Production monitoring system - Industry 4 vs. Manual
For decisions makers in a firm to be able to take proper decisions, the production monitoring system must give them accurate and timely (as in instantaneous) data from machines. Here is an explanation of how manual production monitorng works, vs. how an Industry 4.0 based system works.
Manual production monitoring
This is how traditional manual production monitoring works. A person goes to every machine at the end of each shift, asks the operator for the production quantity, downtimes and rejections. The person notes these numbers in a register, then enters them in a computer. Since yesterday’s night shift ends today morning, yesterday’s data is entered today morning, a couple of hours after the night shift ends. Another person is in charge of analyzing the data, making reports, and giving them to senior management. These reports are used by the decision makers in the daily production meeting, to review yesterday’s production.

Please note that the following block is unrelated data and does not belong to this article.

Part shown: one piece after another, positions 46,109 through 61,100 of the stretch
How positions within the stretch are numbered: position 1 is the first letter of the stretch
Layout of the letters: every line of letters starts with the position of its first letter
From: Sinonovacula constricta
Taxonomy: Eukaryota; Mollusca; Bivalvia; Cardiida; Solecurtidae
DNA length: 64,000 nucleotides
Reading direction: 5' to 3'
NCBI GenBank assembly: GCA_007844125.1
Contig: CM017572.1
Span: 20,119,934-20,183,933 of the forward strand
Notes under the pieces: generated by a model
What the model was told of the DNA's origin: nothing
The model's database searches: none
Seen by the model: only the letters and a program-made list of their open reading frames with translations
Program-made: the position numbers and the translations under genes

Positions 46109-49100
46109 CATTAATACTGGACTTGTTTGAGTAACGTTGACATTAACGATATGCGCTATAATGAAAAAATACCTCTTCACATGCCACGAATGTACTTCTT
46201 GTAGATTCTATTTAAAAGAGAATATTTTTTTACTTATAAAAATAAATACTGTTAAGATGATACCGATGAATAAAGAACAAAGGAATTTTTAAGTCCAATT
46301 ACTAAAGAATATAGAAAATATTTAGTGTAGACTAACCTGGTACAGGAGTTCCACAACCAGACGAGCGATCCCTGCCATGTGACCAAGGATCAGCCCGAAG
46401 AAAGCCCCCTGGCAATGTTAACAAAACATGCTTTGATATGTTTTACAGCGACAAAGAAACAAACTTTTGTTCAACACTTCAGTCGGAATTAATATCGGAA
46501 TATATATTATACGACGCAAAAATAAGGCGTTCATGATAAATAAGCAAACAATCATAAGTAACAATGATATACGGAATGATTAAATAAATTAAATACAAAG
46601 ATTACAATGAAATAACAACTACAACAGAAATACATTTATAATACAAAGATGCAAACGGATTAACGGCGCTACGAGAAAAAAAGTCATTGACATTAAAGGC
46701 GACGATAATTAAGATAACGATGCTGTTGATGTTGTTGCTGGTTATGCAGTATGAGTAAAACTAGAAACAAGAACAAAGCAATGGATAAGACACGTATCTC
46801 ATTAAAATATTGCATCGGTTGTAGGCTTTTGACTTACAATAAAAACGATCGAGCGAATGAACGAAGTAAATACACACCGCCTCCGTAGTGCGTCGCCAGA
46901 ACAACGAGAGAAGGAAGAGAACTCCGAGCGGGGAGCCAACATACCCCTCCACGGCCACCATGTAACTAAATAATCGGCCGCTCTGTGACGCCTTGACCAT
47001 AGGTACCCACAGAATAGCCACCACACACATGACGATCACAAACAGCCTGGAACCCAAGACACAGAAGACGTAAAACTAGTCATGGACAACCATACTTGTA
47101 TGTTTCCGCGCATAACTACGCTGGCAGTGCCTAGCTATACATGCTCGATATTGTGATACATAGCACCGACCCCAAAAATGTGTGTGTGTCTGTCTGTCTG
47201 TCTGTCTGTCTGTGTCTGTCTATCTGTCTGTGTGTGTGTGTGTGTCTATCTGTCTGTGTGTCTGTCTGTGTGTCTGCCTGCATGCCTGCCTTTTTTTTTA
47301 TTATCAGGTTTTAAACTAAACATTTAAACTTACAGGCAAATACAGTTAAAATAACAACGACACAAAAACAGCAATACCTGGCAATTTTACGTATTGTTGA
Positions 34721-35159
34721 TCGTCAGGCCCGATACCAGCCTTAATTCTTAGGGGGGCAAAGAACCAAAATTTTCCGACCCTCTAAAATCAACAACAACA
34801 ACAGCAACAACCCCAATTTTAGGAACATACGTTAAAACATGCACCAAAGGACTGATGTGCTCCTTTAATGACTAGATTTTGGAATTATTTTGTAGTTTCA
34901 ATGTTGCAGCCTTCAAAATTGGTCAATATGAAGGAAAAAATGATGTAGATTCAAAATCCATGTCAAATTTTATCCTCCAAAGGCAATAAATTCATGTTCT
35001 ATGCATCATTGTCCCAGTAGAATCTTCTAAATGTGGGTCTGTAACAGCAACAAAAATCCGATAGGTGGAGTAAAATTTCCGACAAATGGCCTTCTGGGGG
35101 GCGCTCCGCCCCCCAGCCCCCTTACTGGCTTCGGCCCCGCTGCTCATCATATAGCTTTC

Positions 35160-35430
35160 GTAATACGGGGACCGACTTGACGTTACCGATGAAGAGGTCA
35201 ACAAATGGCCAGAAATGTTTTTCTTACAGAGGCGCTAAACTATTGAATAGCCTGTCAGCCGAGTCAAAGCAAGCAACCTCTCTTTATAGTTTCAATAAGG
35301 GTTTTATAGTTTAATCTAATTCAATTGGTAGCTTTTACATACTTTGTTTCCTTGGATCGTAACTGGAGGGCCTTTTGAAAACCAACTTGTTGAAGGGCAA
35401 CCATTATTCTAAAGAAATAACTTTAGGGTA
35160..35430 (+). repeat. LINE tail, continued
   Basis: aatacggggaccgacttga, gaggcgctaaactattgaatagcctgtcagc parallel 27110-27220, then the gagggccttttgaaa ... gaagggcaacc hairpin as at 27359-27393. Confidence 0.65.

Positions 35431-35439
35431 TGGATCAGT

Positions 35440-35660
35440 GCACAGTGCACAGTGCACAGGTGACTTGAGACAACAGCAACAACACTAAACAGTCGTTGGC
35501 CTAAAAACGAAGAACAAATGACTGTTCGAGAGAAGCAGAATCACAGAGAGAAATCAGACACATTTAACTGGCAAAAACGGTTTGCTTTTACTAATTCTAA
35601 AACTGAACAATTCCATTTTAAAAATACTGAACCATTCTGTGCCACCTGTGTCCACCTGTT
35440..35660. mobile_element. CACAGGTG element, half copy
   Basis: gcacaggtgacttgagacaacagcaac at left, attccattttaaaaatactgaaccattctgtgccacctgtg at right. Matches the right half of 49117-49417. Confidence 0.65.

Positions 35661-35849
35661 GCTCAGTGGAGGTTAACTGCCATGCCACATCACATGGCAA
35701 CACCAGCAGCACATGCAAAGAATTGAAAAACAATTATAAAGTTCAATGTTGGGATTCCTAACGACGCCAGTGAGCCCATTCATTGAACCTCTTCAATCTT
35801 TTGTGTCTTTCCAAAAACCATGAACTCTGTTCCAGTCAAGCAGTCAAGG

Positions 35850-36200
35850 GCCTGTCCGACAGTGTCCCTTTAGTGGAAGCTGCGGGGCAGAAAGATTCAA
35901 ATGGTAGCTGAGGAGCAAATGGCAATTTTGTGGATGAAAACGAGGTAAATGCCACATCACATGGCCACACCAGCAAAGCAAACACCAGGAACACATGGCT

The data comes to decision makers through a human data chain after more than 24 hours. It is usually cooked up by the operator, the supervisor and the manager, to suit their convenience. So it is inaccurate, and too late to do anything if something requires immediate attention. The review in the morning production meeting is only a post-mortem examination of yesterday’s cooked up data, hence quite ineffective.
Harm caused by delayed and wrong data from production monitoring – some examples:
– A part running on a machine has a strict delivery schedule. There is a machine breakdown in the evening. Nobody at the decision making levels knows of the breakdown when it happens. They come to know of it only the next morning, and hence nobody is able to take any action on this crisis (like doing the part on another machine). Result: delivery slippage.
– Parts made today are entered in the ERP system after 1 or even 2 days. The invoice and transport documents can only be made after this time. Finished goods are lying in your factory for 1 or 2 days, and you lose interest for this period.